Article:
Next day Mrs TD and I, enjoying some adult time away from toddlers, visited the Sagrada Familia, Gaudí’s still unfinished cathedral. When we were here last summer we didn’t go inside; this time we did, and it was breathtaking. Here are some images to finish with.

Sagrada Familia

This figure in the Sagrada Familia looks sinister for a cathedral

Sagrada Familia

 

 

 

 

 

 

 

 

 

Sagrada Familia

Sagrada Familia

Carvings outside

Sagrada Familia

Football: a piece of flash fiction

‘Football and the Reading Classes’ is a collection (now out of print) of essays by Greg ‘Stan’ Bowles composed over a number of years and originally published in various peer-reviewed journals on his subject of study: football as an index of connectedness, the term he famously coined to signify those members of the intelligentsia who were truly in tune with both popular culture, typified by media reporting on Premier League football (where, for example ‘Match of the Day’ producers have started using lurid tabloid-style punning headlines superimposed on images of players, and crude caricatures, with pop music accompaniment, when introducing the next match on the programme), but who were also at the cutting edge (a cliché he shunned in his own work) of high culture, unashamedly elitist, highbrow and academically rigorous.

You could not, in Stan’s view, be properly considered sage if you were not well-versed in critical theory as well as possessed of an encyclopaedic knowledge of the assist rates and goal averages of the Premier League strikers, or did not hold strong opinions on the (de)merits of the foreign oligarchs who now ran, to his dismay, all the top clubs.

Stan kept a database of all the written texts by mass-media football reporters, and updated every week his corpus of transcripts of all the broadcast media commentators.  These he subjected to sociolinguistic analysis, the synthesis of which he published in his blog; the cream of these became his published academic articles.

One of his most successful essays (judging by Google hits) he’d developed from an undergraduate dissertation years earlier, in which he assessed the linguistic characteristics of five successive football commentaries on the Liverpool-Man Utd game broadcast on Radio 5 Live and ‘Match of the Day’ over five seasons, with particular attention to metapragmatic markers and metaphors from the lexical field of warfare.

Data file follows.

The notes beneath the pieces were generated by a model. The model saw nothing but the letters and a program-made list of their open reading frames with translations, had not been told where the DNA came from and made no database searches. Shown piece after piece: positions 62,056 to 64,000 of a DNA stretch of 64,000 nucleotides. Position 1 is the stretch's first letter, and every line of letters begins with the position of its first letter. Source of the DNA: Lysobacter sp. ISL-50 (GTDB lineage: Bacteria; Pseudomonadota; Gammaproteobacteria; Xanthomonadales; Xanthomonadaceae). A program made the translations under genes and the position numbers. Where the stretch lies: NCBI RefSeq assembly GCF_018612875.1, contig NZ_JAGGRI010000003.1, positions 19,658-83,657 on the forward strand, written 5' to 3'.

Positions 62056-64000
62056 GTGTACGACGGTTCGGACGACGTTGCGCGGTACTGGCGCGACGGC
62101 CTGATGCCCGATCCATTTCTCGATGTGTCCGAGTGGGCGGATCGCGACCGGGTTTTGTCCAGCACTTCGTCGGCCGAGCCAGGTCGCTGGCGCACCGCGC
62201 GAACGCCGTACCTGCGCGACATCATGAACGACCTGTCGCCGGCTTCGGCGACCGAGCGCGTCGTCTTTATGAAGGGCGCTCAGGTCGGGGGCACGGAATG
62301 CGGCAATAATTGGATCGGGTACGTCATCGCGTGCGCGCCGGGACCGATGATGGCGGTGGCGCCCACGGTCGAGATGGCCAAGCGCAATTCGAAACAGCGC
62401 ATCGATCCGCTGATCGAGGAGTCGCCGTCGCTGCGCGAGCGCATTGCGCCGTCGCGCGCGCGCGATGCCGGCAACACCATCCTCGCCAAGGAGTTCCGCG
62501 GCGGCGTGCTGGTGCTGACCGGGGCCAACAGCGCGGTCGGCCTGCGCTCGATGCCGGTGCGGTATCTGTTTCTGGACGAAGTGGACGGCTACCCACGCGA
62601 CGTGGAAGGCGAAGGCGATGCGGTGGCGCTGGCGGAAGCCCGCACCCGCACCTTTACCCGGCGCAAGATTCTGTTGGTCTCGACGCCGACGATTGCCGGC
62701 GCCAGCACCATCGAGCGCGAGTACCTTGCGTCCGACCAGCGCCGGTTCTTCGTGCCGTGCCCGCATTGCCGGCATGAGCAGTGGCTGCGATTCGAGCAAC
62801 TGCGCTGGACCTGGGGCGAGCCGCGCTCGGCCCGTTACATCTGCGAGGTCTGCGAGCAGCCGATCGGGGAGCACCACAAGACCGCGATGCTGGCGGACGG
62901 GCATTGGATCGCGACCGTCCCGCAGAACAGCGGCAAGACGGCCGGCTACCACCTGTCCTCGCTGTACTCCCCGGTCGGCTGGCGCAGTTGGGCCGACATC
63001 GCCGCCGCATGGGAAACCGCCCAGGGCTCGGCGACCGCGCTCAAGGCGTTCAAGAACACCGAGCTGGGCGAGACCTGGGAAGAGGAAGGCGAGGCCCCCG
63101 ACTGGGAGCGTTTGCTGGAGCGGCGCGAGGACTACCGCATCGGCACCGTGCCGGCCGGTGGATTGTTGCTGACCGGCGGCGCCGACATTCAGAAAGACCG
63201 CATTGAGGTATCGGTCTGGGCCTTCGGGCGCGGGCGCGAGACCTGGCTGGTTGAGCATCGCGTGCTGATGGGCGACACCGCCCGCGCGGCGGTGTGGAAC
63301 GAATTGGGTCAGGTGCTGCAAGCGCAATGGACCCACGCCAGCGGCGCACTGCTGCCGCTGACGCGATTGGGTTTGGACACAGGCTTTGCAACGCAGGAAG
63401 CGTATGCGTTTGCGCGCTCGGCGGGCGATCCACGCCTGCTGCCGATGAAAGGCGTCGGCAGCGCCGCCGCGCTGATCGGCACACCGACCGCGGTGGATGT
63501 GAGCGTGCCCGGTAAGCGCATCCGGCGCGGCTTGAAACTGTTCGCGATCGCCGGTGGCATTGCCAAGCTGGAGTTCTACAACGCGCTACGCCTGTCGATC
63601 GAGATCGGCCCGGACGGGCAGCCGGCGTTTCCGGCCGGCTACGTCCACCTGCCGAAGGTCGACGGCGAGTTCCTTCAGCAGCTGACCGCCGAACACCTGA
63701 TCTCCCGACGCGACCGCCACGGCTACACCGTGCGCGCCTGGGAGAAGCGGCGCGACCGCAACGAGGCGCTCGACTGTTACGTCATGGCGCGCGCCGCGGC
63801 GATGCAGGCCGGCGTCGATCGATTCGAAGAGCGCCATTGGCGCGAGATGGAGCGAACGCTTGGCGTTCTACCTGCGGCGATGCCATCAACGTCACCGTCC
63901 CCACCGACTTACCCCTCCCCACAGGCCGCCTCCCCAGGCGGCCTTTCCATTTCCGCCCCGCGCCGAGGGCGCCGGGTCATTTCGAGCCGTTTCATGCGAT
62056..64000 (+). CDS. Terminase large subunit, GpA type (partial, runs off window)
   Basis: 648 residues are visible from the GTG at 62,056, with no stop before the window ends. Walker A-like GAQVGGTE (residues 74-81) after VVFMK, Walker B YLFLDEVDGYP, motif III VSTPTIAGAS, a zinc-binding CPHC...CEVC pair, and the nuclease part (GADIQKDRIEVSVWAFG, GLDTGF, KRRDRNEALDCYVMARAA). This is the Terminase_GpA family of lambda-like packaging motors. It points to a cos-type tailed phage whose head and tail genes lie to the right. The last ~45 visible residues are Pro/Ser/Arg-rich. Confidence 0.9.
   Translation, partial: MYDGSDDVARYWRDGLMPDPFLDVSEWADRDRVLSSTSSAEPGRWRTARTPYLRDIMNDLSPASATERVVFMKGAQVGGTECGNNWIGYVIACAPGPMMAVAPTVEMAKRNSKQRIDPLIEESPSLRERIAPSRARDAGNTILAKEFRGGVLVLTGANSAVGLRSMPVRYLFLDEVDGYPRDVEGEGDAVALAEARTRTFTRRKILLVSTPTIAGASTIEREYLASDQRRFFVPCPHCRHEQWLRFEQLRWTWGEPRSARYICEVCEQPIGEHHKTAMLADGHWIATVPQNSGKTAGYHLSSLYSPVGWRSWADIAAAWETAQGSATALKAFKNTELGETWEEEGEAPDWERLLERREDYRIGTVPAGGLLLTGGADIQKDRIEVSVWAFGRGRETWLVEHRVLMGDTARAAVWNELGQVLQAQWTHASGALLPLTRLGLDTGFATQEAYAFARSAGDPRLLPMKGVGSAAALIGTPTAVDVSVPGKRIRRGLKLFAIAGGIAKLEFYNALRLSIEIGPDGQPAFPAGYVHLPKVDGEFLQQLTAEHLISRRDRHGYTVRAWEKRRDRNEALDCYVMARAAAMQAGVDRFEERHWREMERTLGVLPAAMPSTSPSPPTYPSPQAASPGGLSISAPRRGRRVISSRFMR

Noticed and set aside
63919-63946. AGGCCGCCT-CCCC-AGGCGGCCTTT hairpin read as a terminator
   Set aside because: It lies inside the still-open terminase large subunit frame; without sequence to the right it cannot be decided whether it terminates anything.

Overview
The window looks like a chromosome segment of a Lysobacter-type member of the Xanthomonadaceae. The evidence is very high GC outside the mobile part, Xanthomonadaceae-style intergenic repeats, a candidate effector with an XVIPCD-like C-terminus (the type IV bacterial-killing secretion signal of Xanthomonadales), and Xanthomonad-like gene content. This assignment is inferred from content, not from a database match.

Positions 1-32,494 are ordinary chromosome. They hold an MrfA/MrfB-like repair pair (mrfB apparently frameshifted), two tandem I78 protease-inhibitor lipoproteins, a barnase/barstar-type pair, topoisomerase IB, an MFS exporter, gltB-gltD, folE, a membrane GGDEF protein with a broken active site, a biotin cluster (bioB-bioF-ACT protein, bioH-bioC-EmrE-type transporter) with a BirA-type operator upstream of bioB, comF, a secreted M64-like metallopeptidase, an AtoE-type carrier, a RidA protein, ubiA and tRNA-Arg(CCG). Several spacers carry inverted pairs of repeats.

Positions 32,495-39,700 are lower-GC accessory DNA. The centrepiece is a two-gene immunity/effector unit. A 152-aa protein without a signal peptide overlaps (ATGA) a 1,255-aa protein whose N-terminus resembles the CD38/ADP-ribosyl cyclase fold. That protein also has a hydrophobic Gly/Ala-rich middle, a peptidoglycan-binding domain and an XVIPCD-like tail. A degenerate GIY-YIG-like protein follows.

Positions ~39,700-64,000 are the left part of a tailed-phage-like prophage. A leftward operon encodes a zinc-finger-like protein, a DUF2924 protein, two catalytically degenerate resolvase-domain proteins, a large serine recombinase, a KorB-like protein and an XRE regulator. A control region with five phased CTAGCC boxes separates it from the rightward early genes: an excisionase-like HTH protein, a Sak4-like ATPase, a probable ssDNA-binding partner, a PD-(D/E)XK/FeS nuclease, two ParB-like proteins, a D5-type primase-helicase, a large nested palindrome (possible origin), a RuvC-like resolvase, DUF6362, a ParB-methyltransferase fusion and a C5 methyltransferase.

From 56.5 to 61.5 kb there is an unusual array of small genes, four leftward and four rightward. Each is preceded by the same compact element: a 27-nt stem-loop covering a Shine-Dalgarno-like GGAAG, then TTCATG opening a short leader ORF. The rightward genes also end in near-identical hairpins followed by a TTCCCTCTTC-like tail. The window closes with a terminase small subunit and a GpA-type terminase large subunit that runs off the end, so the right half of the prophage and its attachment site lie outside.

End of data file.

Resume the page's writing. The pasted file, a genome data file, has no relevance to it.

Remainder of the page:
His tone in such pieces was academically lofty and objective; he never condescended to the football fan, player or reporter, and was therefore flattered when he was quoted by Gaby Logan on the Saturday early-evening football results programme on BBC 1.  As she introduced a full-time report on a top match, she made reference to his paper ‘Moneyball: statistics and the decline of the Premier League’s football empire’; it was a theme he’d revisited several times since, paying particular attention to the transfer policies of Liverpool FC.

He had been an indifferent player himself.  Stan’s proudest moment came during a five-a-side match when he’d received the ball directly from his goalie, his back to the opposition goal, spun as he allowed the ball to bounce off the side wall, and hit a looping, rasping shot with his wrong foot – the left – that flew into the net unseen by the custodian.

This feat was never repeated in any subsequent game.  But he liked to tell anyone who’d listen that he had invented the now fashionable practice of playing right-footed players on the left wing, and vice versa.

Stan did not have many friends; he was unmarried, and sometimes wondered if he might be missing something in life.  He was considering acquiring a cat, which he would call Rooney…